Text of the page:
In the final installment of our Farm Source Seasonal Focus Live Q&A series on milk quality, we talked to Farm Source Projects Manager Paul Mulligan and Allan Steele of Coolsense, a Hamilton-based company offering refrigeration and thermal energy storage systems. The session focused on the importance of milk chilling to retain product value, as well as recent and upcoming regulation changes in this space.
It has become clear, Paul Mulligan says, that a class of gases called HFCs (hydrofluorocarbon), which were designed to replace CFCs (chlorofluorocarbon), have very high global warming potentials (GWPs). Steps are being taken to phase down these gases.
"From a New Zealand farmer perspective, one of the most common gases, R404a, which is in use in 50-60% of on farm refrigeration systems, has a very high GWP and has been subject to phase down since 2020," Paul says. "We're expecting that gas will become increasingly expensive over the next five years and practically unavailable in that time frame. In the past five years, we've seen around 1000% increase in the cost at the farm gate for that gas, for the purposes of recharging farm refrigeration systems."
"It's also become apparent that farmers are largely unaware of the details around this. So we're trying to highlight those issues," Paul says.
Preparing your farm to prepare for gas changes "The age of your system is an important parameter," Paul says. "Some of the older systems are still using R22, which is a CFC (chlorofluorocarbon) and practically impossible to source.
The maintenance of the system is another critical component. If you're starting to see regular or emergency maintenance bills, it's probably time to consider changing or upgrading your refrigeration system. It's really important not just to focus on the initial capital cost but also the full lifetime cost of the system."
Paul and Allan are having many discussions with farmers to stress the importance of the gas changes.
"One way of highlighting how important these gases are is to give you an idea of the scale of the gas that's used around the milk chilling vats in NZ," Paul says. "There's roughly 400 tonnes of the stuff. The Ministry for the Environment estimates roughly 15% of that leaks per year. The impact of that leakage on average is the same as every New Zealand dairy farmer driving seven Corollas for a year1. That's why there's a focus on it at the moment."
There have been four generations of refrigerant," Allan says. "We all remember the hairsprays having CFCs in them and being dreadful for the ozone layer. We've moved on since then. The second generation was better for the ozone, but had a high GWP. The third generation, which most farms are using now, have a high GWP, as much as 4000 times more than CO2. They are being phased out from 2020, so we're two years into this. By 2025 the last of the gen-three refrigerants will be very expensive, if not unavailable.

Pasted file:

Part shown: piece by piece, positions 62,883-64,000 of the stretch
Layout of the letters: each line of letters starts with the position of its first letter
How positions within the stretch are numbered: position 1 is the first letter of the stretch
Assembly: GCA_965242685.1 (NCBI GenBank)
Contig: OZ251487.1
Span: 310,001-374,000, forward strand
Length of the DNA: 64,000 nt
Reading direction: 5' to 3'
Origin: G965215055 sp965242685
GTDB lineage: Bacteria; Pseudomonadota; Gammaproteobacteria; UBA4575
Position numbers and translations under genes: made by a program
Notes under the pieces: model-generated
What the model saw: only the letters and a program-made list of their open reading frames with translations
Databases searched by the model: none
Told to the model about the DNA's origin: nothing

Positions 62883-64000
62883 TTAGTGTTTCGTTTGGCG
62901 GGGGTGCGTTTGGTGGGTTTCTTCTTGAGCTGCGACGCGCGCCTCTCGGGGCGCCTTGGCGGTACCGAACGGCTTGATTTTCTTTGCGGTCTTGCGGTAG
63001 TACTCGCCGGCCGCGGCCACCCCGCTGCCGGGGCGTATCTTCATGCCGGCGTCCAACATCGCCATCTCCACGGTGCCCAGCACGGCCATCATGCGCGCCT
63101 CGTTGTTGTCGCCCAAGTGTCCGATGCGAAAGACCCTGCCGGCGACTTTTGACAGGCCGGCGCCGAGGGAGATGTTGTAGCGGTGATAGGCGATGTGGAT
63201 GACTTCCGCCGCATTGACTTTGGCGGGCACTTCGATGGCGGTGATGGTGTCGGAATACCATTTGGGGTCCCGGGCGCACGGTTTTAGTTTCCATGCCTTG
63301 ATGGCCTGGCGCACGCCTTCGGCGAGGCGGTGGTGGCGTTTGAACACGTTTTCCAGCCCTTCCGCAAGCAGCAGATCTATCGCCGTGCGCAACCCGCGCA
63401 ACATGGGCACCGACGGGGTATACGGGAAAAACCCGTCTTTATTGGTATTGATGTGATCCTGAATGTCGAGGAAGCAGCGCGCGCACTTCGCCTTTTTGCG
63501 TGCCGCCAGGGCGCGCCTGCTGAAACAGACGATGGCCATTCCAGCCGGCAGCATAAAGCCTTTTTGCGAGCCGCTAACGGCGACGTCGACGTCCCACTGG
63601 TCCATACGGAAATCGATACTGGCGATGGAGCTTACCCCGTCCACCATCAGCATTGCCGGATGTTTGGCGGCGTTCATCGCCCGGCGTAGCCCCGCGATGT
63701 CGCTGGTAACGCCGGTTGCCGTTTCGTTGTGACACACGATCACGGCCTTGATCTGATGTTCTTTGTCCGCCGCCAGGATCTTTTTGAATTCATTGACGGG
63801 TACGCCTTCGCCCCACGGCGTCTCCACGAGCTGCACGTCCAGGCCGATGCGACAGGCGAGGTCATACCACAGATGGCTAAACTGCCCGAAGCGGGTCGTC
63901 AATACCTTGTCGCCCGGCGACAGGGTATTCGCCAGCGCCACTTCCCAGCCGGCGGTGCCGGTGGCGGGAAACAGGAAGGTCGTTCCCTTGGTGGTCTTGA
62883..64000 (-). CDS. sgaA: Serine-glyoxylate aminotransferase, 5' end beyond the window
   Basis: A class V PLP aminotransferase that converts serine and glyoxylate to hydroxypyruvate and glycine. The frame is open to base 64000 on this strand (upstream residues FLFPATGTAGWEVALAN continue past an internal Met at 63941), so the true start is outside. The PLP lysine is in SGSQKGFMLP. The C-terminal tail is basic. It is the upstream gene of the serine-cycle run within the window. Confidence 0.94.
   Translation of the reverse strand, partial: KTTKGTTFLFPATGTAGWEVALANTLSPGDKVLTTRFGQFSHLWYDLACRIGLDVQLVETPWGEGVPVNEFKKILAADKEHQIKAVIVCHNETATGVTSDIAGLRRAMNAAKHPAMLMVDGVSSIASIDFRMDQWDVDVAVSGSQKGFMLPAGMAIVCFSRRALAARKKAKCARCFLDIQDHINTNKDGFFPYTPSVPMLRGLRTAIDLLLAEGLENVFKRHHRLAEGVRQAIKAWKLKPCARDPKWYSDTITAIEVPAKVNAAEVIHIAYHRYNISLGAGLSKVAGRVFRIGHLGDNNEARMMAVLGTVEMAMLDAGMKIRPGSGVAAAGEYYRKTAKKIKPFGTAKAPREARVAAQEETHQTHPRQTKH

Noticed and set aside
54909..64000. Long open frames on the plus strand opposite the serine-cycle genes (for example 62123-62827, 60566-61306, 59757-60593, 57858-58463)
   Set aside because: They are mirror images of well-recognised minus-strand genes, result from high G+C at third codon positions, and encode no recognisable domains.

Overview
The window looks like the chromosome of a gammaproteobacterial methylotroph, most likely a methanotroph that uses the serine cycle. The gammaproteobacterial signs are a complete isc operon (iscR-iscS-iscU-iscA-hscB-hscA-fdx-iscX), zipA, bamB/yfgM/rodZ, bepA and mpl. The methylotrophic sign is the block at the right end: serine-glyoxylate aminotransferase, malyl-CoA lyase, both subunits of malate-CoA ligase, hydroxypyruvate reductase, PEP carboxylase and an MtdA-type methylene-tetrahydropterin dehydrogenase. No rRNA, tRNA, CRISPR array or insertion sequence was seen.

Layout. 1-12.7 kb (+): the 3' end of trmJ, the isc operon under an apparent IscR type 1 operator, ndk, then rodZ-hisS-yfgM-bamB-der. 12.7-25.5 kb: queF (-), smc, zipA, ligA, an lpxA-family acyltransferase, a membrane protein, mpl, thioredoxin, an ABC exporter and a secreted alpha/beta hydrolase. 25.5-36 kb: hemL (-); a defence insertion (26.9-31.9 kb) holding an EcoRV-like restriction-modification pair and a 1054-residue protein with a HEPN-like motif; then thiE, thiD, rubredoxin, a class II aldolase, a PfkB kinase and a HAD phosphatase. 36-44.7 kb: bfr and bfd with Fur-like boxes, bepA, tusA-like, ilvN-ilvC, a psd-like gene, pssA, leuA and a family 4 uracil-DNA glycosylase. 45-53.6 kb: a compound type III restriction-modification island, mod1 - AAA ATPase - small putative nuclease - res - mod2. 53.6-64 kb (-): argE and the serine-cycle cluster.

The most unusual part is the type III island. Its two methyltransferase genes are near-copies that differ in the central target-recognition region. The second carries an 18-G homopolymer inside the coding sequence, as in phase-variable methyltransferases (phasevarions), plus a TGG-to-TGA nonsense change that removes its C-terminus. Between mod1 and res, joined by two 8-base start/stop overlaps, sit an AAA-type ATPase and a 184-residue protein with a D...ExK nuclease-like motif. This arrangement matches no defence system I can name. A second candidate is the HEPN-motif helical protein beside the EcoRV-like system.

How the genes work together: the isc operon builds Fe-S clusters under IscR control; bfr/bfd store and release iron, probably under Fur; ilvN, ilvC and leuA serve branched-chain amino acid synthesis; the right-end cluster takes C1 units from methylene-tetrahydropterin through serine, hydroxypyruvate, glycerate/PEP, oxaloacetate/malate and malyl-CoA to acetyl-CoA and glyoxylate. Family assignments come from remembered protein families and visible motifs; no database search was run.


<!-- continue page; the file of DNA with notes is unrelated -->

"So really you should be looking for the fourth-generation," he says. "That's where the challenge occurs, because the industry has had to move to these fourth-generation gases, at more of a pace than we've been used to. There's very little out there that uses a fourth-generation gas. So you've got two options. You've got the natural, which is CO2, and you've got fourth-generation gas under 500 GWP and they are things like R454b. They're the only two things we've seen in the marketplace at this stage. But everybody is scrambling to offer alternatives."
"The most important thing about a refrigeration system on farm is that it chills the milk," Allan says. "Snap chilling is the best way to get the best quality milk into the vat. It also facilitates the heat recovery into the hot water and there are economic benefits that come with that."
Key things to look for when upgrading, Allan says, are machines that comply with the NZCP1 standard. "The best way to do that is to buy a machine that snap-chills the milk on the way into the tank, and to future-proof it, so make sure that you've got a fourth-generation gas and the refrigerant, and longevity. You really want a component built to a standard that will last 15-20 years.
"The fourth-generation refrigerants have energy efficiency ratings of up to four. What that means is one unit of electricity equals four units of cooling and heating, whereas the current technologies on the farm have energy efficiency ratings of about two and a half. With the modern system designs, you can have a very small refrigerant charge on your farm as well. Maybe less than 20% of what farms currently have."
The last key point, Allan says, is ensuring you have the right support. "If you're going to buy a refrigeration system, it's got to be supported. You need to trust the dealership or the on farm refrigeration serviceman implicitly. And you've got to take their advice really, because otherwise you have to be a bit of a refrigeration expert. Doing your due diligence is really important.
"They're all rectangular boxes but they have very different items inside," Allan says. "We've seen some very disappointed farmers that put in a machine that only lasted five years. It's commonplace. Talk to your neighbours, see who's getting the best result. Having a support network means you're going to get looked after."
For more information about seasonal focus milk quality, talk to your local Farm Source TSR or reach out to the team at Coolsense.
The full session is available now at nzfarmsource.co.nz/milk-quality or watch below.
1 Hydrofluorocarbon Consumption in New Zealand, report prepared for the Government of New Zealand, Ministry for the Environment, October 2017.